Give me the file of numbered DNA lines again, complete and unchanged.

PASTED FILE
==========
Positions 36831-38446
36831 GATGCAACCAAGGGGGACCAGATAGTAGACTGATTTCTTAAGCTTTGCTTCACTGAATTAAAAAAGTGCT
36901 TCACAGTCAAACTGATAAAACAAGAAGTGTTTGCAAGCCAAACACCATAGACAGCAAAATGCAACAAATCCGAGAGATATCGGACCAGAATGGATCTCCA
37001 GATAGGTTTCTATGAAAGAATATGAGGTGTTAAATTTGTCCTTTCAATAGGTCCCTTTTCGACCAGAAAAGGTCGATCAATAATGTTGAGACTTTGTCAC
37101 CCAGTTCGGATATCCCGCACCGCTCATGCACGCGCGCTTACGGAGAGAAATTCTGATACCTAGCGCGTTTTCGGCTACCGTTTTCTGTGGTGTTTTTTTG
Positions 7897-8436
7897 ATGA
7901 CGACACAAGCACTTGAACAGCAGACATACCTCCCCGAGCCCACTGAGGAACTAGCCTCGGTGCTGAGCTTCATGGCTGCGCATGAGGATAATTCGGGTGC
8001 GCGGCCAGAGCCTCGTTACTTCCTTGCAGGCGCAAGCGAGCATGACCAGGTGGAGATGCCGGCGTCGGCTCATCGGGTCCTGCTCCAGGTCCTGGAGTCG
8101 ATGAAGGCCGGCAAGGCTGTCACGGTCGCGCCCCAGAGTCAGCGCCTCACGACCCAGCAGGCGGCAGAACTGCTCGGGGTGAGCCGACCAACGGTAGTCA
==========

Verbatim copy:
Positions 36831-38446
36831 GATGCAACCAAGGGGGACCAGATAGTAGACTGATTTCTTAAGCTTTGCTTCACTGAATTAAAAAAGTGCT
36901 TCACAGTCAAACTGATAAAACAAGAAGTGTTTGCAAGCCAAACACCATAGACAGCAAAATGCAACAAATCCGAGAGATATCGGACCAGAATGGATCTCCA
37001 GATAGGTTTCTATGAAAGAATATGAGGTGTTAAATTTGTCCTTTCAATAGGTCCCTTTTCGACCAGAAAAGGTCGATCAATAATGTTGAGACTTTGTCAC
37101 CCAGTTCGGATATCCCGCACCGCTCATGCACGCGCGCTTACGGAGAGAAATTCTGATACCTAGCGCGTTTTCGGCTACCGTTTTCTGTGGTGTTTTTTTG
Positions 7897-8436
7897 ATGA
7901 CGACACAAGCACTTGAACAGCAGACATACCTCCCCGAGCCCACTGAGGAACTAGCCTCGGTGCTGAGCTTCATGGCTGCGCATGAGGATAATTCGGGTGC
8001 GCGGCCAGAGCCTCGTTACTTCCTTGCAGGCGCAAGCGAGCATGACCAGGTGGAGATGCCGGCGTCGGCTCATCGGGTCCTGCTCCAGGTCCTGGAGTCG
8101 ATGAAGGCCGGCAAGGCTGTCACGGTCGCGCCCCAGAGTCAGCGCCTCACGACCCAGCAGGCGGCAGAACTGCTCGGGGTGAGCCGACCAACGGTAGTCA